Threats and the Perversion of Sports

David Welker

A few thoughts on the Twitter threats directed at David Akers.

I don't need to provide rational reasons for why Twitter death threats against players are wrong. No matter how many field goals he misses, David Akers in no way deserves to be harassed online. This should be obvious to every rational person who isn't a fifth grader trying to get attention in the growing public forum that is the internet.

But for a moment, let's try to imagine what the motive of that idiot is. What post the tweet? First off, it's probably a joke. The guy wants attention and thinks he can brag to his friends about this or whatnot. Maybe, though, he thinks of this as some sort of sick way of motivating a player. What this clearly demonstrates is that the man is emotionally invested in how well the 49ers do. He is willing to threaten another human being if that will make his team do better. This is, perhaps, a slightly obvious point. I mean, what fan isn't emotionally invested in a team?

I think, though, that this is a crucial point. It helps us get to the root of why we find a text like this so horrible, beyond the horror of one man threatening another. I cannot emphasize enough that that is, in and of itself, terrible.

In addition, though, this threat doesn't just threaten Mr. Akers, but it also betrays the Football institution we hold so dear. Sports should up uplifting. A win produces the greatest feelings ever. I love winning. And while losing sucks (a lot), there is always solace in next week. We can always look forward to when the team can come back, maybe after a good week of practice or maybe after a great draft. Being a sports fan necessitates long-term optimism, even if the short-term looks very dire. This is why we don't give up on a team after one week and why we didn't give up on the team in 2003.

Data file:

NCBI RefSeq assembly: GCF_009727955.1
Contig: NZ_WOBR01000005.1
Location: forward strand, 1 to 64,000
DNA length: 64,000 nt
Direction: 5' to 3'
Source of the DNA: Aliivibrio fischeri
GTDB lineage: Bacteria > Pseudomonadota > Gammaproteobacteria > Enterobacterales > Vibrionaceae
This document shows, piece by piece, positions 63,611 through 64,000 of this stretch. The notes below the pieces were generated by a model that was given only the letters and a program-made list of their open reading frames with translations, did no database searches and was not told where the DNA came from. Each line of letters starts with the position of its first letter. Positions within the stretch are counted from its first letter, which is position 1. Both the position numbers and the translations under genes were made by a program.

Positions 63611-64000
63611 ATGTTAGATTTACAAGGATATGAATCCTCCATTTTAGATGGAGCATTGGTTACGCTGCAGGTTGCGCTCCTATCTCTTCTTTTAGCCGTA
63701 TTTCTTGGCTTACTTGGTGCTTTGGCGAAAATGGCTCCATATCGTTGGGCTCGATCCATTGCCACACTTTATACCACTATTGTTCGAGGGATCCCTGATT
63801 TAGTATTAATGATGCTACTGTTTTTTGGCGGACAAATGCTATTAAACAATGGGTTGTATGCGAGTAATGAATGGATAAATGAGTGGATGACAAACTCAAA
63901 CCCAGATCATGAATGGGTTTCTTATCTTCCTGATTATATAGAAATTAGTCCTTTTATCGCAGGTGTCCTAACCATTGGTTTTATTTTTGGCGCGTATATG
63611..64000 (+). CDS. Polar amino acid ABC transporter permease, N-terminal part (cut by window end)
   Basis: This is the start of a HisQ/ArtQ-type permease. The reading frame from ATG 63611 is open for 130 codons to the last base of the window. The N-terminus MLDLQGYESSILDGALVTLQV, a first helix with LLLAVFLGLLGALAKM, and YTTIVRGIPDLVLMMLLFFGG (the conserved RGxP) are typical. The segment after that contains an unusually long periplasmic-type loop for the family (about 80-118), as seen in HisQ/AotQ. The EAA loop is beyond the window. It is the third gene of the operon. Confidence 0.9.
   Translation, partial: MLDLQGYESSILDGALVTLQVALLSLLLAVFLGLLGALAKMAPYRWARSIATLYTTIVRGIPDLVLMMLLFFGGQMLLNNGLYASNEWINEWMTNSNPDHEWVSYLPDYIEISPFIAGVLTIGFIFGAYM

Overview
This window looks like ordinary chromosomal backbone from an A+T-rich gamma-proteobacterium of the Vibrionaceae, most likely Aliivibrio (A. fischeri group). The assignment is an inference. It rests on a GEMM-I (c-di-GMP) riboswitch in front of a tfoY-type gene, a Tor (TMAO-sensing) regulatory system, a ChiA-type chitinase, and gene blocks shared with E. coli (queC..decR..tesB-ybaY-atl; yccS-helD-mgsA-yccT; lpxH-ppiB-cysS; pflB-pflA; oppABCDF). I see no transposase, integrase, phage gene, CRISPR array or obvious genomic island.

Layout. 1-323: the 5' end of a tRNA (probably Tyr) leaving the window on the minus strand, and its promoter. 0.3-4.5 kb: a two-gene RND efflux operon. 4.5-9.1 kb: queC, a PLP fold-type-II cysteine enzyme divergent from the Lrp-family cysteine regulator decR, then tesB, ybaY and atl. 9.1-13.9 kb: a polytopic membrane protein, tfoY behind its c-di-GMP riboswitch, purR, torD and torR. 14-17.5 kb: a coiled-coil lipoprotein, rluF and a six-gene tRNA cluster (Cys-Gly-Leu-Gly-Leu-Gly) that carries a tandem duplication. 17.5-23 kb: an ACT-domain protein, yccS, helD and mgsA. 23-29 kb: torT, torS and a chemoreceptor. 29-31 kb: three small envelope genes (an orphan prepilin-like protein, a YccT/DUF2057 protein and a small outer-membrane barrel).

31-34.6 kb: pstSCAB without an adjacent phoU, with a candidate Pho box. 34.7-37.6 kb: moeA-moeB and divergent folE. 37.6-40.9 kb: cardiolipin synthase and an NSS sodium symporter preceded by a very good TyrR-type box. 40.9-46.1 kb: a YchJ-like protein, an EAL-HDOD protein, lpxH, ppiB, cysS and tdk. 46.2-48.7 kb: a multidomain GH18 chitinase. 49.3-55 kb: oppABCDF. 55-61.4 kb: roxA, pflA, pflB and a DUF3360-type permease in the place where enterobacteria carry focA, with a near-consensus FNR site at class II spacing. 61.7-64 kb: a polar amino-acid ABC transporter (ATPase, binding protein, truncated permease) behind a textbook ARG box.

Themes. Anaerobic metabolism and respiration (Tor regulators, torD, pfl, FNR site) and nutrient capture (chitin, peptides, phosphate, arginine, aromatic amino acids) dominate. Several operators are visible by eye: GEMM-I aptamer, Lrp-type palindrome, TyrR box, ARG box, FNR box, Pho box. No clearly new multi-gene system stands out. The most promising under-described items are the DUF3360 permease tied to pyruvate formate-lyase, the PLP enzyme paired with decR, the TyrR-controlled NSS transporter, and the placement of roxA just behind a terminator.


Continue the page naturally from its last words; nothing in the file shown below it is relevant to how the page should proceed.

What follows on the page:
This threat, though, debases that hope. It says that loses are unacceptable and the way to mitigate the feeling of despair after a loss is to threaten a player; it is to turn away from the hope sports can provide; and, it is to ignore the realities of what players do for a team.

This may be too rational a response to an irrational threat, but I think it behooves us all to find this recent threat unacceptable and to articulate why. We should promote a healthy culture of fandom, not one that involves hurting another.

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